The Crocodile Hunter: Collision Course | Chicago Reader

The Crocodile Hunter: Collision Course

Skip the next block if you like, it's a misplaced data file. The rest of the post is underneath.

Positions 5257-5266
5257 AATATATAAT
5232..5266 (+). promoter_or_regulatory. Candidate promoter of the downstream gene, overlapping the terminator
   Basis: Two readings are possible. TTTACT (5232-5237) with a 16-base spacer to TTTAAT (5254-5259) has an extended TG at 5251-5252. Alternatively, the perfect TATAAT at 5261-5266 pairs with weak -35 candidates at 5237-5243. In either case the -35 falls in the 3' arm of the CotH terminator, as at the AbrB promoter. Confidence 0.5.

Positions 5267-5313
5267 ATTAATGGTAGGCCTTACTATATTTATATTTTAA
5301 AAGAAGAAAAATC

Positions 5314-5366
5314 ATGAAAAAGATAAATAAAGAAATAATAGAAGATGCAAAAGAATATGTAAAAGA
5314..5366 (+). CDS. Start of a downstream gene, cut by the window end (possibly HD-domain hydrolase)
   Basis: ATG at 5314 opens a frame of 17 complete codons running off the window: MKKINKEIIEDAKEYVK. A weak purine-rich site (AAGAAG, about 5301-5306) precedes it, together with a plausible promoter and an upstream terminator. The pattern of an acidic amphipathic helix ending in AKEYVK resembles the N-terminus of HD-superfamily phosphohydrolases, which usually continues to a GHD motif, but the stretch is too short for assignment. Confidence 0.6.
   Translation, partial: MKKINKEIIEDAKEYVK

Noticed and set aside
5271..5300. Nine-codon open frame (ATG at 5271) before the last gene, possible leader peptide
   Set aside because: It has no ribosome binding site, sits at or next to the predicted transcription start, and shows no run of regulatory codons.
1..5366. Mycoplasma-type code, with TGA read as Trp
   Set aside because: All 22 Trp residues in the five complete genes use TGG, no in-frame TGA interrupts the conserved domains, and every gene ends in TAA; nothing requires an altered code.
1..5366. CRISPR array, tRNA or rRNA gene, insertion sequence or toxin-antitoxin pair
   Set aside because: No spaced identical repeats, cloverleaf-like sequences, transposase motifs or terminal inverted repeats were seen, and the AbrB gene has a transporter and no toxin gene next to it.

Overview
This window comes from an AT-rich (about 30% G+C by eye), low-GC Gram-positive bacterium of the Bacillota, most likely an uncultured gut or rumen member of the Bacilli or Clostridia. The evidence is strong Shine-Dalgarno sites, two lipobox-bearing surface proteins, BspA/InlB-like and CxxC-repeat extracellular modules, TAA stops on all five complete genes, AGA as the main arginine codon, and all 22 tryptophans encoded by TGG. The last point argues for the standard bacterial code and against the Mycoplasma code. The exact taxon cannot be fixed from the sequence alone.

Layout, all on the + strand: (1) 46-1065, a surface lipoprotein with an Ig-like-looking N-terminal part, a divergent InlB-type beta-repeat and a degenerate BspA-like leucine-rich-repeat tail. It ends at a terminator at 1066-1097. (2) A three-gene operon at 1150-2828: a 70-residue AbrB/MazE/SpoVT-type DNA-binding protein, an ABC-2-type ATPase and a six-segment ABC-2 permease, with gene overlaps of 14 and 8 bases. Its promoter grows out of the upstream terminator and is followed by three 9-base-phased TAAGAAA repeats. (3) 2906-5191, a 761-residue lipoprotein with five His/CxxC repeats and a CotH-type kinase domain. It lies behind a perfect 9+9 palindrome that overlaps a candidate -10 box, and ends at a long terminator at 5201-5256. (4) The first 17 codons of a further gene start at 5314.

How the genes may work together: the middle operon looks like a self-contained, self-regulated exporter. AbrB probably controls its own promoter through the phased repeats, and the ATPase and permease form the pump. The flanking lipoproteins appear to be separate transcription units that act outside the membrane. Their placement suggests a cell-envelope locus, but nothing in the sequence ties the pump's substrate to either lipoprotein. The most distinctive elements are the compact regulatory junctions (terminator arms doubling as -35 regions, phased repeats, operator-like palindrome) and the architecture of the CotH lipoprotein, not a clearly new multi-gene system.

Wildlife guru Steve Irwin, known for his eco-friendly TV derring-do, makes an unsteady jump to the big screen in this bizarre mishmash from 2002. He and wife Terri talk directly to the camera while they capture spiders, snakes, and of course crocodiles; playing awkwardly around them is a farcical story about the CIA trying to retrieve part of a satellite swallowed by a croc in the outback. We get plenty of jokes as Steve picks up animal droppings and discourses on their contents while crocs and dogs snap at other people's bottoms. We also get a nice message about disappearing wild places. But the film's two aspect ratios are on their own collision course: Irwin's sequences adopt the conventional 1.85 frame, while the spy plot is in CinemaScope. This creates a weird kind of suspense, as we wonder what will happen when Steve goes wide-screen. Kids used to watching him on TV might find it all perfectly normal, but for adults it's almost an acid trip. Directed by John Stainton. 90 min.

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